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Indian Journal of Critical Care Medicine
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EDITORIAL
Year : 2015  |  Volume : 19  |  Issue : 10  |  Page : 574-575

Bacterial resistance in India: Studying plasma antibiotic levels


Department of Cell Physiology and Molecular Biophysics, Texas Tech University Health Sciences Center, Lubbock, Texas 79430, USA

Date of Web Publication9-Oct-2015

Correspondence Address:
Dr. Akash Pandhare
Department of Cell Physiology and Molecular Biophysics, Texas Tech University Health Sciences Center, Lubbock, Texas 79430
USA
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Source of Support: None, Conflict of Interest: None


DOI: 10.4103/0972-5229.167032

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How to cite this article:
Pandhare A. Bacterial resistance in India: Studying plasma antibiotic levels. Indian J Crit Care Med 2015;19:574-5

How to cite this URL:
Pandhare A. Bacterial resistance in India: Studying plasma antibiotic levels. Indian J Crit Care Med [serial online] 2015 [cited 2019 Jan 21];19:574-5. Available from: http://www.ijccm.org/text.asp?2015/19/10/574/167032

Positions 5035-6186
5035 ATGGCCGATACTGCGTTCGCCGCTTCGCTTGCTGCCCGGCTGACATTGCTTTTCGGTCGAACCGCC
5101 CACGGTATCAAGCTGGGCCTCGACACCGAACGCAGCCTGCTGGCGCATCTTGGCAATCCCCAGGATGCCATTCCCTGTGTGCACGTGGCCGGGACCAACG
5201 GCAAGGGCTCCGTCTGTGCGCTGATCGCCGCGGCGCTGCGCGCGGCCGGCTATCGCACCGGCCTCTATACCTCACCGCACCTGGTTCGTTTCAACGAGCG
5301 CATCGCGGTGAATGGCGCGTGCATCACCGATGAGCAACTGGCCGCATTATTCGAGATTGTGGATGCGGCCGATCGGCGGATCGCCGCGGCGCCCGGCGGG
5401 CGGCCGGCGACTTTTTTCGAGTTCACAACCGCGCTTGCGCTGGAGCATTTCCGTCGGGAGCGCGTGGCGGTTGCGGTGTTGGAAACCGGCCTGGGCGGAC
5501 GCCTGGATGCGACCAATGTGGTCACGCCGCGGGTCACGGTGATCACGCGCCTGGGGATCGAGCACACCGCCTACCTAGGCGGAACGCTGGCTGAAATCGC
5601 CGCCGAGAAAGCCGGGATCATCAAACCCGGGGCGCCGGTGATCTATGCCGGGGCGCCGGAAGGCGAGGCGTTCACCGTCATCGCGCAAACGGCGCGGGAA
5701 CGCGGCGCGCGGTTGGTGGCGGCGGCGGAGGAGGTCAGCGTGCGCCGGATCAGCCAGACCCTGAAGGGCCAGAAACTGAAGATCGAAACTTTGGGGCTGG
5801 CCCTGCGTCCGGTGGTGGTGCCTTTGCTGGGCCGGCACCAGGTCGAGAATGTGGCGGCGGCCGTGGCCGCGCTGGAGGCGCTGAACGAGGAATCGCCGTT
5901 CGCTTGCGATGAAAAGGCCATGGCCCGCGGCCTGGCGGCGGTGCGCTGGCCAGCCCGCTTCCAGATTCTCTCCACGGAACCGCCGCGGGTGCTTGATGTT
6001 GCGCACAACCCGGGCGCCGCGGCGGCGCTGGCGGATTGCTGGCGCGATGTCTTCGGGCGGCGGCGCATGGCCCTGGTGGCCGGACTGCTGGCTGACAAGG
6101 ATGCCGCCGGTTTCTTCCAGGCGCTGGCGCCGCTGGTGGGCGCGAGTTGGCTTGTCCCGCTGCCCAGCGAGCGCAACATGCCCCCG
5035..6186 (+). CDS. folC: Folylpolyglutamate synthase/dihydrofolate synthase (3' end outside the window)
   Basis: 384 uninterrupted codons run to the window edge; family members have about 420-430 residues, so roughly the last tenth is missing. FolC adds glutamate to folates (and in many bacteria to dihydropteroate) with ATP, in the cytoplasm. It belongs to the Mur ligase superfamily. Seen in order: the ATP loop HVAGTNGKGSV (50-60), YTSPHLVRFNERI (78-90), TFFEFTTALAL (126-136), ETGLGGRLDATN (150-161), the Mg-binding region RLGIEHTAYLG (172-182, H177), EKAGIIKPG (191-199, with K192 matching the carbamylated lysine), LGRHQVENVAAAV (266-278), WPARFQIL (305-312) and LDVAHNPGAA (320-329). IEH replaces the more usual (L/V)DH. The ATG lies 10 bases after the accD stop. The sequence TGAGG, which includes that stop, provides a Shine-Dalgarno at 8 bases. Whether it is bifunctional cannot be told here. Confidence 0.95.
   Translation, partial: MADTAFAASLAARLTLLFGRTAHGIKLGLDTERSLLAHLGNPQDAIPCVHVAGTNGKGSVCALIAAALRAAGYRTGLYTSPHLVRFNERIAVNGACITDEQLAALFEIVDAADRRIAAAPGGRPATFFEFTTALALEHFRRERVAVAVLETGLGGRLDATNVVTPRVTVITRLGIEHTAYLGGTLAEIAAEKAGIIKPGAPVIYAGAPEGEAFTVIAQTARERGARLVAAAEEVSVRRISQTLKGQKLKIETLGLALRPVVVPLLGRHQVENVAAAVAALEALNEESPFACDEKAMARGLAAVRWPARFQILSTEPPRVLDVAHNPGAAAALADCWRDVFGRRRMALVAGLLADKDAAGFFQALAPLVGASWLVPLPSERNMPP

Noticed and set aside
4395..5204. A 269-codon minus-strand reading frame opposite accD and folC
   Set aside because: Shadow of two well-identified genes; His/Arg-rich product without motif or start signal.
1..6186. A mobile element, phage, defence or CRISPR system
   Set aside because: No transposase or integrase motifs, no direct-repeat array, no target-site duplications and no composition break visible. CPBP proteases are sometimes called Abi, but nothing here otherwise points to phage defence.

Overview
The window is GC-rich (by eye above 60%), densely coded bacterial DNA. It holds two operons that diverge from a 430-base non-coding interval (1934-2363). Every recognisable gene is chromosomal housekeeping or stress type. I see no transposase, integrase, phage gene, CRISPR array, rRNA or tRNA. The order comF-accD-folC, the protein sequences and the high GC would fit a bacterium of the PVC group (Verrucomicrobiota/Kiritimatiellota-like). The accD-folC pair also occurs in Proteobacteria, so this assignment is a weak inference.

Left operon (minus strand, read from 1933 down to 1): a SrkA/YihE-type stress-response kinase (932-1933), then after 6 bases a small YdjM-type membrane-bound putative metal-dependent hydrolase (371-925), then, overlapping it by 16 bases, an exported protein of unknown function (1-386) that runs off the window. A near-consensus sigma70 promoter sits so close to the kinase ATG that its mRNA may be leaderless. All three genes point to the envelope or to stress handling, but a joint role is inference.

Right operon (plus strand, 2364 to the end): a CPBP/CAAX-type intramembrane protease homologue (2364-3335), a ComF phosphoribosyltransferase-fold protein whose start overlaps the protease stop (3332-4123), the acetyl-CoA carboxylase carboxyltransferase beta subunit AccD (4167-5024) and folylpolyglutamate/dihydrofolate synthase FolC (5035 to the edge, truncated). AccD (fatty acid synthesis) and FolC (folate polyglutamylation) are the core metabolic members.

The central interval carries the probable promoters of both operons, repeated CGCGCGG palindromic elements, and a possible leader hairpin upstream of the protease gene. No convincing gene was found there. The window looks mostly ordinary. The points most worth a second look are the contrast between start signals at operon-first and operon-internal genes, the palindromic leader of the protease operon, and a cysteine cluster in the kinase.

Escalating bacterial resistance to modern antibiotics has been posing a great challenge while treating patients with serious infections in hospitals. The dreaded problem is often further compounded by sub-therapeutic dosages and/or indiscriminate overuse of antibiotics in developing as well as developed countries. As per the estimates made available by the Center for Disease Control and Prevention, over 2 million people are sick due to bacterial infections resistant to one or more antibiotics, and that 23,000 individuals die from drug resistance in the United States. Ironically, 40% of the world's antibiotic drugs are produced in India, and that over 58,000 babies succumbed to death in 1 year as a direct result of infection with highly-resistant bacteria transmitted from their mothers. [1] A simulation by the Rand Corporation estimated that resistant micro-organisms could kill about 10 million individuals worldwide in 2050, which is greater than cancer deaths. However, we are yet unaware of the full impact in the absence of an efficient global tracking system overseeing the issue.